Boeing is accused of threatening the lives of astronauts

The aviation company Wilson Aerospace, based in Colorado, has filed a lawsuit accusing NASA’s military contractor Boeing of fraud and theft of their intellectual property. According to Wilson Aerospace’s complaint, which was filed in Seattle federal Court last week, Boeing received “billions of dollars in revenue due to the violation of trade secrets” and therefore asked for the return of all their income and profits. 

Boeing, for its part, claims that Wilson Aerospace is to blame and denies all accusations. Photo: Boeing

Wilson, with which Boeing signed a contract in 2014-2016 to develop solutions for attaching engines to the NASA Space Launch System Moon rocket, claimed that the aviation giant broke the contract and offered substandard solutions that, as quoted by Sky News, “critically deficient in quality and performance”. These decisions, the lawsuit alleges, led to accidents that delayed the launch of the massive SLS rocket.

Wilson Aerospace accuses Boeing of stealing and misusing intellectual property that could endanger the lives of astronauts.

“Boeing has not only stolen our intellectual property and damaged our company’s reputation but has used the technology incorrectly and at the expense of astronauts’ safety, which is beyond despicable. This is very vile and insidious, because Boeing has put its own profit above the safety of people,” said David Wilson, founder of Wilson Aerospace, quoted by the Denver Post newspaper.

Wilson Aerospace also claims that Boeing steals their development of special tools that are used by astronauts during spacewalks to install equipment for the life support system of the International Space Station and airlock chambers.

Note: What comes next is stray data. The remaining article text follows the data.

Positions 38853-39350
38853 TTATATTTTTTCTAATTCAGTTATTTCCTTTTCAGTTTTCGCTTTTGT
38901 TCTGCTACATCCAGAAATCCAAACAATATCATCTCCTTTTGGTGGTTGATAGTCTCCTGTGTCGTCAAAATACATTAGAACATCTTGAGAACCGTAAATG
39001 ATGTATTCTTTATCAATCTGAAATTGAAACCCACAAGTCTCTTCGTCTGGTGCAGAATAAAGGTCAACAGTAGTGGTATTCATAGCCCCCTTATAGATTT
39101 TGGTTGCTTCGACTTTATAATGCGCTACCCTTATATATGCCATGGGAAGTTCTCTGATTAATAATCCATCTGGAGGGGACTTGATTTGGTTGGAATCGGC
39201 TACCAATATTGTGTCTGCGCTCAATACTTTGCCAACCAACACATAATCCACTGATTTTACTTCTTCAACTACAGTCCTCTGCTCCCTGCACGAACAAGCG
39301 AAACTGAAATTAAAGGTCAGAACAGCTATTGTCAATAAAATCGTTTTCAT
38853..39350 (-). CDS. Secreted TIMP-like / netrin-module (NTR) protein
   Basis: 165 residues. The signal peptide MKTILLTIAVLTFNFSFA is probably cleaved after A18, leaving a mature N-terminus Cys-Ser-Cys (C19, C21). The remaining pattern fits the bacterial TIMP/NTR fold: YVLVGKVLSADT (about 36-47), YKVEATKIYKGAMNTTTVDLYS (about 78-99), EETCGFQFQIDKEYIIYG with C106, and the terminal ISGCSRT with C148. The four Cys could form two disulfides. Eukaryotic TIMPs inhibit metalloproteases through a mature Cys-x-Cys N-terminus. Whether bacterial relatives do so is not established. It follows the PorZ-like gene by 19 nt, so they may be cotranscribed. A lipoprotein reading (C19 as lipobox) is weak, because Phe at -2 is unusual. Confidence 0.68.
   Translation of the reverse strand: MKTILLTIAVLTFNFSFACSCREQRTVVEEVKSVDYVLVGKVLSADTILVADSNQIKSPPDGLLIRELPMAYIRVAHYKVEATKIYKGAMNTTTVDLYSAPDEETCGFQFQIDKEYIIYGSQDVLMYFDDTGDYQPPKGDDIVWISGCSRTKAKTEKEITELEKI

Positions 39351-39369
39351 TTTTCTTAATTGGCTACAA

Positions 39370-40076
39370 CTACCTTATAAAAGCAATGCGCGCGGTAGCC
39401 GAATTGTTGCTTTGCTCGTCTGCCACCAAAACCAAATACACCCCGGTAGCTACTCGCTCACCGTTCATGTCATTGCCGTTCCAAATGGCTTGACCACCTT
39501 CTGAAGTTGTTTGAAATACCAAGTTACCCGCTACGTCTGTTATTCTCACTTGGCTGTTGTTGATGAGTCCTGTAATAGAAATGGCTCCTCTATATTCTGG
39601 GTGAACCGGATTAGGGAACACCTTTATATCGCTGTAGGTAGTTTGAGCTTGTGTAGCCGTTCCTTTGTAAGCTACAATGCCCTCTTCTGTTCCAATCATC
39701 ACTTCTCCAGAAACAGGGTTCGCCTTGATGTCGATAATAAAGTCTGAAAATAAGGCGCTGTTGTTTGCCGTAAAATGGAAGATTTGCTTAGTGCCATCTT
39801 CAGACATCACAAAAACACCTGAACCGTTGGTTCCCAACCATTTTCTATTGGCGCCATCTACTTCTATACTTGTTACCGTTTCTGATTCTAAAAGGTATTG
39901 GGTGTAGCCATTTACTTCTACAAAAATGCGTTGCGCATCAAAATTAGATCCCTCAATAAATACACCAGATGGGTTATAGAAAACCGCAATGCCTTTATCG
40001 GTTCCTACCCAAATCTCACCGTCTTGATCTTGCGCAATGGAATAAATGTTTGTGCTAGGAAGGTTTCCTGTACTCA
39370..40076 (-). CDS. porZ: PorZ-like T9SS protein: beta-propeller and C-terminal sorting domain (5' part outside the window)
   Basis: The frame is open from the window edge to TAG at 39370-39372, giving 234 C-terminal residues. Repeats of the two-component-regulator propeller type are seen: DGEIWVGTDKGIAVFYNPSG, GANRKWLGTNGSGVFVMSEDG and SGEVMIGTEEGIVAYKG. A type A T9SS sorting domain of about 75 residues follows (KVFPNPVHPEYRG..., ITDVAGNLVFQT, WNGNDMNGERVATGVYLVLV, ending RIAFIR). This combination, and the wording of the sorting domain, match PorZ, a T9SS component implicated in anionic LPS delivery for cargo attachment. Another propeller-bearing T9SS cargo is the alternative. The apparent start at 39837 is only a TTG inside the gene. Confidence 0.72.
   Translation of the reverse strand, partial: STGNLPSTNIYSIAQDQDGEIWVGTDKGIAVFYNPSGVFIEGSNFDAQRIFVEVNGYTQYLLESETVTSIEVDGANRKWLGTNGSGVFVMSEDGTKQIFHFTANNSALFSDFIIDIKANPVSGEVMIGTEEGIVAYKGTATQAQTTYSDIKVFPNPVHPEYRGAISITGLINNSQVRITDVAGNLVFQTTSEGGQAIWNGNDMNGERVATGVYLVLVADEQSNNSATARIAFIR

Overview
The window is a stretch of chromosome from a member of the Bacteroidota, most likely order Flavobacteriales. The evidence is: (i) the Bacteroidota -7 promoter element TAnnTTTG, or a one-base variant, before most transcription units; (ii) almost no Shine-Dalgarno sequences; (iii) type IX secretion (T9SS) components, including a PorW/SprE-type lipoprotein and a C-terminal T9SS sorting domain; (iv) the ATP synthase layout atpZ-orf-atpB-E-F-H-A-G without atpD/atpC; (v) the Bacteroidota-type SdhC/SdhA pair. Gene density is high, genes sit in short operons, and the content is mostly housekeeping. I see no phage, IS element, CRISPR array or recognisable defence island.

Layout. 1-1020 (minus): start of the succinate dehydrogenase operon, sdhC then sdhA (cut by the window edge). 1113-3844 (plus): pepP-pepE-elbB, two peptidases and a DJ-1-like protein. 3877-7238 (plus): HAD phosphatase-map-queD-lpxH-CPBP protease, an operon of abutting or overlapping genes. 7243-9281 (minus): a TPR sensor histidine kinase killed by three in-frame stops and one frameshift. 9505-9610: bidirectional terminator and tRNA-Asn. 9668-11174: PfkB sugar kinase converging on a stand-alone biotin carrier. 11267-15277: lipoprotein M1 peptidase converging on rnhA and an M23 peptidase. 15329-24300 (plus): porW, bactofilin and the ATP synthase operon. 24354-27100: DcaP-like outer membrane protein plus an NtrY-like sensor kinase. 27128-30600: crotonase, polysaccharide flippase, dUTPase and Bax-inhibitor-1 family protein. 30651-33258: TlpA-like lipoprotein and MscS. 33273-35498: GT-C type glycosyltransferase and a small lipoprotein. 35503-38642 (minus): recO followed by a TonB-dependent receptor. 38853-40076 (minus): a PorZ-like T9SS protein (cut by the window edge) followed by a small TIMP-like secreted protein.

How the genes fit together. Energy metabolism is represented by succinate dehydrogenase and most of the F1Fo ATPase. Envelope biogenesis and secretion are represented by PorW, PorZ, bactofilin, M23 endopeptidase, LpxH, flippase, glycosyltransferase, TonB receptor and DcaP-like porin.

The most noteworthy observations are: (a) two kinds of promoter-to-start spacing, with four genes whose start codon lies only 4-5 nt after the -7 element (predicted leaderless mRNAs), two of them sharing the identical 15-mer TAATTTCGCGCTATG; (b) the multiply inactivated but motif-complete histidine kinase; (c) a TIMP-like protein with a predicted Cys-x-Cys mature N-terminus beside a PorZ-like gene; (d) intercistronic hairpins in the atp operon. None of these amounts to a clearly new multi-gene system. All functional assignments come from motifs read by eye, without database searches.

The SLS rocket of the NASA Artemis I mission. Photo: NASA

For example, the lawsuit stated that Boeing used a special key “in a way that did not correspond to its original design,” and an earlier version of the tool was still stuck on the ISS. Also, Boeing is still allegedly using the stolen Wilson Aerospace intellectual property without knowing how to use it properly, so products based on them have critical security flaws that endanger the lives of astronauts. 

Boeing, for its part, claims that Wilson Aerospace is to blame and denies all charges.

“This lawsuit is rife with inaccuracies and omissions. We will vigorously defend against this in court,” Boeing said in a statement.

It’s hard to say who’s right or wrong here. Whether a well-known aviation giant really took advantage of a much smaller contractor and violated its intellectual property rights, or is it a dirty case of an unsuccessful partnership. Now all we can do is wait and watch the development of this particularly complicated case.

Earlier, we reported on how the “cursed” Boeing Starliner spacecraft remained on Earth again.

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